A small to medium sized tree with a bright red aril, which contrasts superbly with the dark green foliage. Yew is tolerant of most soils and is often found on chalk formations in the wild. Very ancient ones are found in Churchyards all over the country – it was once held in great esteem by Druids and mystics.

  • Cotoneaster simonsii

    Cotoneaster simonsii

    Cotoneaster simonsii is a large upright semi-evergreen with small white/pink flowers in June, bee friendly, followed by persistent red berries. Good as an informal hedge but  can also be clipped quite hard into shape. Often known as Himalayan Cotoneaster, but this leads to confusion with other Cotoneasters.

  • crowberry


    Empetrum nigrum

    Crowberry is a low growing, evergreen shrub looking like heather. Red twigs, scale-like leaves and inconspicuous purplish flowers in summer are followed by edible black round berries. These can be used as a  pigment but are a good source of vitamin C for the Sami and Inuit peoples.

  • Diel’s Cotoneaster

    Cotoneaster dielsianus

    An evergreen cotoneaster with small ovate leaves and red fruit. Can be pruned to make a neater shape.

  • Evergreen / Holm Oak

    Quercus ilex

    A large evergreen tree with an attractive corrugated bark. The leaves are a dark glossy green not unlike holly but vary in shape and size. It can become deciduous in the very coldest areas but is an excellent tree for coastal areas.

  • Firethorn

    Pyracantha coccinea

    A large evergreen shrub that is valued for its outstanding display of red autumn berries. These are produced from the white flowers that appear in spring. Its dark green leaves are augmented by sharp thorns which when used as a boundary plant provide an effective security barrier.

  • Franchet’s Cotoneaster

    Cotoneaster franchetii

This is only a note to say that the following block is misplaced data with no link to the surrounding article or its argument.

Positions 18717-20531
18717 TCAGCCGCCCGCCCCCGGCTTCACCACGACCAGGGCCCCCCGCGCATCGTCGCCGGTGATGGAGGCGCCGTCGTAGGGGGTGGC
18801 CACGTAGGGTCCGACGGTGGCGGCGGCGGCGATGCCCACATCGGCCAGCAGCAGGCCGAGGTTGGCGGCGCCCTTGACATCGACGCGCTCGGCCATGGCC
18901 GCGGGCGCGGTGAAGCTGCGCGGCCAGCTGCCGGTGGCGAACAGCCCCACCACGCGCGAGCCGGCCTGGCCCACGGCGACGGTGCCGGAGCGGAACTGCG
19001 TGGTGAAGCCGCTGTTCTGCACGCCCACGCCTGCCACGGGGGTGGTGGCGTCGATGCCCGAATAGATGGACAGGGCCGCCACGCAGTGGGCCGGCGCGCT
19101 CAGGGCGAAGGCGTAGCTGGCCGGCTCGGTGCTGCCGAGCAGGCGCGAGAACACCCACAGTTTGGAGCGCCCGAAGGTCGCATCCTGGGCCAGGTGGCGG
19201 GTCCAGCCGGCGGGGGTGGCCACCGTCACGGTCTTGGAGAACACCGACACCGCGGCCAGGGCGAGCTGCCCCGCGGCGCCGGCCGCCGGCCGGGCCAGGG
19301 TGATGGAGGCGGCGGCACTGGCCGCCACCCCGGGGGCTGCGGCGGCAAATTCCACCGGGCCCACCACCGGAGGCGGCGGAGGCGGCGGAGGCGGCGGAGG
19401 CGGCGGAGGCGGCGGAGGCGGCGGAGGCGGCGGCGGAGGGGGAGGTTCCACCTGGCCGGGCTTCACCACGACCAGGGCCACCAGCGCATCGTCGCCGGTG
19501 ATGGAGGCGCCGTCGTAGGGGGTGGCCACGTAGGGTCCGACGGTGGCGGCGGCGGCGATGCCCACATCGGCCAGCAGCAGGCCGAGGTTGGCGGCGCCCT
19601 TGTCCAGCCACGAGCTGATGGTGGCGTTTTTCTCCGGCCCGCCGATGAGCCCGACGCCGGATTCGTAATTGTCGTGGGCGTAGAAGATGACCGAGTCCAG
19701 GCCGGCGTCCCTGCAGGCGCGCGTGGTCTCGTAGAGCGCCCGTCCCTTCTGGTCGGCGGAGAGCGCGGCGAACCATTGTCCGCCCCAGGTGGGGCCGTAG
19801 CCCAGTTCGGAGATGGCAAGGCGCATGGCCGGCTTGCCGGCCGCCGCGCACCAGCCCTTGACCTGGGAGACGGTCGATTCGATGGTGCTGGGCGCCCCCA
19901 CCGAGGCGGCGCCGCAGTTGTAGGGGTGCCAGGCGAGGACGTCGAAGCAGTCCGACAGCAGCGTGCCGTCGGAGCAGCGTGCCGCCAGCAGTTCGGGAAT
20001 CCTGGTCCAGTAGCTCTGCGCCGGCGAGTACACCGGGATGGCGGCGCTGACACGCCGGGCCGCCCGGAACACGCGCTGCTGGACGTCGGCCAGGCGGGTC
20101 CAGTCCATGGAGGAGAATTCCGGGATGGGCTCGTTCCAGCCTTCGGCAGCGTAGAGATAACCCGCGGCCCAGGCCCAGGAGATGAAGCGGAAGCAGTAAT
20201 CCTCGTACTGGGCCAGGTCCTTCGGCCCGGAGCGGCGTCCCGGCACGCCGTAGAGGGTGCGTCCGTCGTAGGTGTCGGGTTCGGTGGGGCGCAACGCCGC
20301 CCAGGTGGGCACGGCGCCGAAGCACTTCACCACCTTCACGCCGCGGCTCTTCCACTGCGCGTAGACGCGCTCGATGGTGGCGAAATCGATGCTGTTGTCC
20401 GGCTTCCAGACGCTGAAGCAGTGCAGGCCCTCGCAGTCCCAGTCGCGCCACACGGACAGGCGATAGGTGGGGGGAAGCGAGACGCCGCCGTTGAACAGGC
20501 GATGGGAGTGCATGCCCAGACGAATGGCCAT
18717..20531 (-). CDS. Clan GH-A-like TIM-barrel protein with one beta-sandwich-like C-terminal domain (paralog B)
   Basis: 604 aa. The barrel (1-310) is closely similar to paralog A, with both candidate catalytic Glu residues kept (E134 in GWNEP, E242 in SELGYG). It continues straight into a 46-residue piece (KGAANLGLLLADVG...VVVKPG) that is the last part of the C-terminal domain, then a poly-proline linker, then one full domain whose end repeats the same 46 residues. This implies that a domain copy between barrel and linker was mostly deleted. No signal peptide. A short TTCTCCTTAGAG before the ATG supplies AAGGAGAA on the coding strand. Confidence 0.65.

A popular semi-evergreen shrub that is graceful and medium sized with sage green foliage. The white flowers blushed with pink give rise to ovoid scarlet-orange fruits.

  • Gagnepain’s Barberry

    Berberis gagnepainii

    A small evergreen shrub that forms an impenetrable thicket making it ideal for hedges. The yellow flowers are borne in clusters of 6 or 12 which give rise to black berries with a bluish bloom.

  • golden mimosa

    Golden Mimosa

    Acacia baileyana

    Golden Acacia or Cootamundra Wattle is a  small evergreen tree/large shrub with silver grey ferny leaves and short spikes of pompom flowers between Dec and March. Lots of Pollen is  produced so the tree is good for early insects. In fact it is planted for honey production commercially as well as for floristry. However, in warmer countries it tends to escape and be a bit of a plague in the wild. In the UK, it definitely needs to be in a conservatory or very sheltered sunny corner. Quite tolerant of drought.

  • Gorse


    Ulex europaeus

    Gorse is a dense fiercely spiny shrub. In mild areas the yellow, pea-like flowers, smelling of coconut, are produced throughout the year but more usually they flower from March through to May. Brilliant for insects. The shrubs thrive on, and prefer, very poor light or stony soils. They can act as good pioneers, nursing other less tough plants until they’re big enough to survive. No maintenance necessary, but can be pruned quite hard (using armoured gloves!)

  • Holly

    Ilex aquifolium

    An evergreen shrub or tree that can be very long lived with leaves that are ovoid, shiny and generally spiky. In winter bright red holly berries contrast beautifully with the dark green foliage.

  • Ivy

    Hedera helix

    Common Ivy is adaptable and makes an excellent ground cover plant as well as being a good climber. Its evergreen leaves offer all year round green cover, and as such is used as a shelter and nesting site for small birds and insects. The scented spherical flower-heads offer a good source of nectar/pollen for late autumn flying insects and the blue-black berries are eaten through the late autumn and early winter by birds. Dipped in flour, the heads of berries were made into Christmas decorations by Victorian countryfolk.